As a writer, you never know what you’ll find when you start doing research.
For instance, I recently looked up information about the Battle of Saratoga. This important battle in the American Revolutionary War plays (a small part) in my current writing project.
When I began my search for information about this battle, I had no idea what I’d find. As I scanned and scrolled down through the thousands of other websites, I suddenly noticed a post showing the name of one of my ancestors.
Positive that I was seeing things, I clicked on the link which took me to an old blog post written by a bookseller. Upon reading her post I discovered she had found a book—a very old book that was in terrible shape. At first she was just going to throw it away due to its poor condition. Then she started looking through it and discovered there was writing on some of the pages.
Here are the photos of the pages she shared on her blog:
Now some folks might not get excited by the sight of this scribbling from an old book. But as a person heavily involved in searching for my family genealogy, I instantly recognized the name and place of birth shown as being that of my 4th great grandfather, Solomon Wallace Stewart. Being able to see the very pages that he wrote his birth information on—and the names and birth dates of his children—made chills go up and down my arms.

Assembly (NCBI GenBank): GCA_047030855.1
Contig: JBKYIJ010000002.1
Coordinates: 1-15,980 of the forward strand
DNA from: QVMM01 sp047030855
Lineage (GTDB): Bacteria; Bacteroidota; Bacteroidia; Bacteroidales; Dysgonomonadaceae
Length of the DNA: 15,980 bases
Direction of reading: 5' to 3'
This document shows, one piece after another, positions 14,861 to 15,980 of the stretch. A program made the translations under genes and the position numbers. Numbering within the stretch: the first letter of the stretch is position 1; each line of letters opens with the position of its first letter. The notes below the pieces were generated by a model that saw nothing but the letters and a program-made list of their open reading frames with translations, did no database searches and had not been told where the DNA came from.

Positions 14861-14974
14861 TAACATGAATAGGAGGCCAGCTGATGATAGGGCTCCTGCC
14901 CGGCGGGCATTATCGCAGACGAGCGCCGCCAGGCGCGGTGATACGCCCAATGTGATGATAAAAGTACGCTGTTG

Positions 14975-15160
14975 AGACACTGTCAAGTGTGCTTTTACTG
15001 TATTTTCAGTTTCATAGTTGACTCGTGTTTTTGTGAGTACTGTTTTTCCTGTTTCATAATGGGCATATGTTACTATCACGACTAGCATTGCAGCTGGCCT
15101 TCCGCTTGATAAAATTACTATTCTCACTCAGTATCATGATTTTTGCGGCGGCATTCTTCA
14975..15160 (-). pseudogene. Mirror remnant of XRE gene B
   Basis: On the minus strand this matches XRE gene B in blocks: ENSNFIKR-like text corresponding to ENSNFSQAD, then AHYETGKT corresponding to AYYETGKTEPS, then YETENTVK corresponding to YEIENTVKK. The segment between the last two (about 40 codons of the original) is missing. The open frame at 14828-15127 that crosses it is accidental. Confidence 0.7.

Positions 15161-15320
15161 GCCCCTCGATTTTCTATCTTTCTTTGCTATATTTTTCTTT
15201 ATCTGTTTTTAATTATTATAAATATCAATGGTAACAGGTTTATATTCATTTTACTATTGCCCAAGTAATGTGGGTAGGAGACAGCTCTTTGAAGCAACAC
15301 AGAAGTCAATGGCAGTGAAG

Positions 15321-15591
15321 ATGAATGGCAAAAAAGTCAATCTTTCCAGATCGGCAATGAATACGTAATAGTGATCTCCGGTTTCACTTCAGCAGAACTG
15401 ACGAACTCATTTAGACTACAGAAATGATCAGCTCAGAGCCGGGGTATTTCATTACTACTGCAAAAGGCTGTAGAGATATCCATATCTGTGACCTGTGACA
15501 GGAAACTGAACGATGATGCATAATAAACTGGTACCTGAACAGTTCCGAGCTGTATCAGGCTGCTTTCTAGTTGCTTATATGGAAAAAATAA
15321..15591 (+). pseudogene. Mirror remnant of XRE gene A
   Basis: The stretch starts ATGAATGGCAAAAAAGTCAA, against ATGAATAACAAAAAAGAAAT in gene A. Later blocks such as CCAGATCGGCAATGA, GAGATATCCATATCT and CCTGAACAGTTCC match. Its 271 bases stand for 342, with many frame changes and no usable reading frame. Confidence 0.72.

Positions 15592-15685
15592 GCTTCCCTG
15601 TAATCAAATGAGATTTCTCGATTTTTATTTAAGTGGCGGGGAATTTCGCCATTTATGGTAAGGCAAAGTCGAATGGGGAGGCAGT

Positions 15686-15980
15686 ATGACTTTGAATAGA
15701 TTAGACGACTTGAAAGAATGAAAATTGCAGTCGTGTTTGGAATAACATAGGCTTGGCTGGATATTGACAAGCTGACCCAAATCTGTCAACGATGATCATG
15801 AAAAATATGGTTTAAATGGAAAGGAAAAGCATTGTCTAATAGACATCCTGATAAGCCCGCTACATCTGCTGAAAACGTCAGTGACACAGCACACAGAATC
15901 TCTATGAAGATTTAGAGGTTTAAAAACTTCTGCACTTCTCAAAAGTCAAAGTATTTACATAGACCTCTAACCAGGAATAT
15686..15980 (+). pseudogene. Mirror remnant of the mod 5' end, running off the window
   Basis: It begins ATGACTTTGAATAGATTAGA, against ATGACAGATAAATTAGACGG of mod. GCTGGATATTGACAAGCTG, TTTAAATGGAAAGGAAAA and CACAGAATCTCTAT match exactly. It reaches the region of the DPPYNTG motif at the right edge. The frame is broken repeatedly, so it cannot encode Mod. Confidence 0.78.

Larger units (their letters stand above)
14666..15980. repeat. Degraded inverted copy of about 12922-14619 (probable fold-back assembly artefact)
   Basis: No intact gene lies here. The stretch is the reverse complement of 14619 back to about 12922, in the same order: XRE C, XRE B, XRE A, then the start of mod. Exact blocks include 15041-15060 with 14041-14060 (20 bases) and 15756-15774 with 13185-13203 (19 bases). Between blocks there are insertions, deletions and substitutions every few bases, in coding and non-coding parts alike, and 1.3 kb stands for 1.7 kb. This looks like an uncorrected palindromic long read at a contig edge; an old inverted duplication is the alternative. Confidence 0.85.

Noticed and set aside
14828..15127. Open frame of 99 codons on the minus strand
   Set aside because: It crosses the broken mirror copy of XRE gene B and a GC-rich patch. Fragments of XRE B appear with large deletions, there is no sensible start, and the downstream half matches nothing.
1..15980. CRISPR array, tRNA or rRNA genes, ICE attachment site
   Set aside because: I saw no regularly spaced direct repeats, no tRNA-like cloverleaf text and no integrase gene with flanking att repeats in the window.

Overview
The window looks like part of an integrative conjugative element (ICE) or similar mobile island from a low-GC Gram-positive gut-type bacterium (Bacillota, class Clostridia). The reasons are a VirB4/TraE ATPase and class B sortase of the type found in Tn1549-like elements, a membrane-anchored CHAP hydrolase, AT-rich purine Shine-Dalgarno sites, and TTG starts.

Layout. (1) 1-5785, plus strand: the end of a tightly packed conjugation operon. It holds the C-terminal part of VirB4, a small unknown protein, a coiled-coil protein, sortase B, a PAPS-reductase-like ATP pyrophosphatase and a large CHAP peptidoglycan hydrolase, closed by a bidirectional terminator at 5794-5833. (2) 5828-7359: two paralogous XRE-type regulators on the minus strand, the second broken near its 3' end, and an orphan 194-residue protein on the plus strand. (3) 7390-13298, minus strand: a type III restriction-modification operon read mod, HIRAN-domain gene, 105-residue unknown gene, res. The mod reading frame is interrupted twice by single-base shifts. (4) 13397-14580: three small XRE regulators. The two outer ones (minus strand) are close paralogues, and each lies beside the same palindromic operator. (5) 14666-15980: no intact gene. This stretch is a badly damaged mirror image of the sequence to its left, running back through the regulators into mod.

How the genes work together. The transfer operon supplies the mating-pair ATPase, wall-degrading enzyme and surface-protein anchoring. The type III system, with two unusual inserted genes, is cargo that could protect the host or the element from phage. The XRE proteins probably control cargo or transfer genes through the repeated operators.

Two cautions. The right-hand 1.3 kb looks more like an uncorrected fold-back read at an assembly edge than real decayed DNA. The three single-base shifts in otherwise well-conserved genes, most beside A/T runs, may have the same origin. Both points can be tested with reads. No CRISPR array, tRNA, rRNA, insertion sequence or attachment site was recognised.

Finding this was totally awesome.
Since it was such an old blog post (from 2007) I sent a message to the bookseller asking if she still has the book in question (which was printed in London in 1780.) I haven’t heard back from her yet, but if she does still have the book, chances are pretty good that I can’t afford to purchase it anyway. Just having the photos of the pages, though, are something I never expected to have. The information I found has helped to verify some of what I already knew, plus given me a few more facts I didn’t have, adding one more piece to the genealogical puzzle of my ancestors.
Now, back to my writing project, I did find the information I needed to complete the scene in question.
But for a few hours my work of fiction took a back seat to real life history.